What do you think are the fundamental problems with the Florida Democratic Party? Can you fix those problems by replacing leadership, or what would you do to change the trajectory of things?
Well, we are definitely asking for new leadership. It’s time that the chair and executive director step down and new leaders step in. We’ve lost two major elections under their leadership. A lot of the party positions are preplanned, these aren’t democratic processes, we need debate to happen over the options and things not to be predestined. We’re also very siloed in the Democratic caucus. [Florida] House Victory and Senate Victory [legislative Democrats’ campaign arms] operate independently as opposed to the Democratic Party as a whole, so there needs to be cohesion.
And then finally, the corporate influence is so damaging to us. There are so many issues, whether it’s corporate tax breaks or minimum wage or wage theft or loopholes that corporations benefit from, development that has effects on the environment, utility companies, Big Sugar—there’s so many layers here that the Democratic Party doesn’t champion like climate change. We talk about climate change and yet so many of our candidates take money from fossil fuel companies that don’t allow for any legitimate policy movement on climate change. So we’re very much stymied by the influence of corporations on multiple issues, and that’s a problem.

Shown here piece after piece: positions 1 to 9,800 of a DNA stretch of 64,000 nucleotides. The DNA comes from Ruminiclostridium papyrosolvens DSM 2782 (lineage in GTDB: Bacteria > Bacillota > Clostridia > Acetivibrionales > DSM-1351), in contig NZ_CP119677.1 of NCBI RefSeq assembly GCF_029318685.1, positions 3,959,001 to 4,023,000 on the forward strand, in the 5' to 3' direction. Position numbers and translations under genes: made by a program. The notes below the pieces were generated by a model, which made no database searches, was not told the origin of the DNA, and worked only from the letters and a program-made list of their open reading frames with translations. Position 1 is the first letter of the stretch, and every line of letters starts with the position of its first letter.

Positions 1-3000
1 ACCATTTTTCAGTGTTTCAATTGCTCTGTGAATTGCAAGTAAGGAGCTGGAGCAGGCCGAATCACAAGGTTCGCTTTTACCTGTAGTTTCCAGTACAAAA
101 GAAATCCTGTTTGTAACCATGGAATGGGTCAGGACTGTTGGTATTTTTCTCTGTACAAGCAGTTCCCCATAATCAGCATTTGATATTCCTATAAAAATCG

And also it ties to the consulting culture. We use a lot of same consultants all the time statewide and these are the same consultants who lose races…honestly, there’s so many webs there that I don’t even know. But we need to stop leaning on the same consultants who keep losing races all the time.
Do you think this is something you want to take on in the leadership of the party? What are your plans for the future?
Well, right now our focus is just on cleaning ship. We want folks currently there to understand they need to step back from the leadership of the party, and I’m already getting folks thinking about running or want help recruiting someone. I’m not at that point to make a decision on who should be the chair, but I do want it to be a transparent and democratic process, and I want to engage everyday people so we’re very committed to facilitating conversations with every day people versus conversations continually taking place behind closed doors.